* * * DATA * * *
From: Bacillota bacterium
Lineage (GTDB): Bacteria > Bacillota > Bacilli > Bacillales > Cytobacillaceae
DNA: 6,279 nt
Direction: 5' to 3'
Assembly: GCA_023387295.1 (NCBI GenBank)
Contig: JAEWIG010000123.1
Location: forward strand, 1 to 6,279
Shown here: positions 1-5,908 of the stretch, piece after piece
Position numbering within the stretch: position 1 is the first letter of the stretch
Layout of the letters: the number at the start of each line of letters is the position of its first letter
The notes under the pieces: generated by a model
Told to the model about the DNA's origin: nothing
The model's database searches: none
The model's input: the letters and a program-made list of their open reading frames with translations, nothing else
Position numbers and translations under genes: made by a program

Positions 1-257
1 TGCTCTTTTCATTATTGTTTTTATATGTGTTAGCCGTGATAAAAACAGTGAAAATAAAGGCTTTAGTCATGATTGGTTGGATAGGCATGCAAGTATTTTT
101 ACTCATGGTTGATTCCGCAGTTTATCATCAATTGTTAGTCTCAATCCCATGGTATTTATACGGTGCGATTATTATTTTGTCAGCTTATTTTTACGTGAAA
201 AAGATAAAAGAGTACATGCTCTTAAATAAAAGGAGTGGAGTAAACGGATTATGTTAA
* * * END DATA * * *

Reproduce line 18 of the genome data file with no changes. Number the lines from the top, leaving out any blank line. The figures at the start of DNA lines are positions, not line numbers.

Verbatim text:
101 ACTCATGGTTGATTCCGCAGTTTATCATCAATTGTTAGTCTCAATCCCATGGTATTTATACGGTGCGATTATTATTTTGTCAGCTTATTTTTACGTGAAA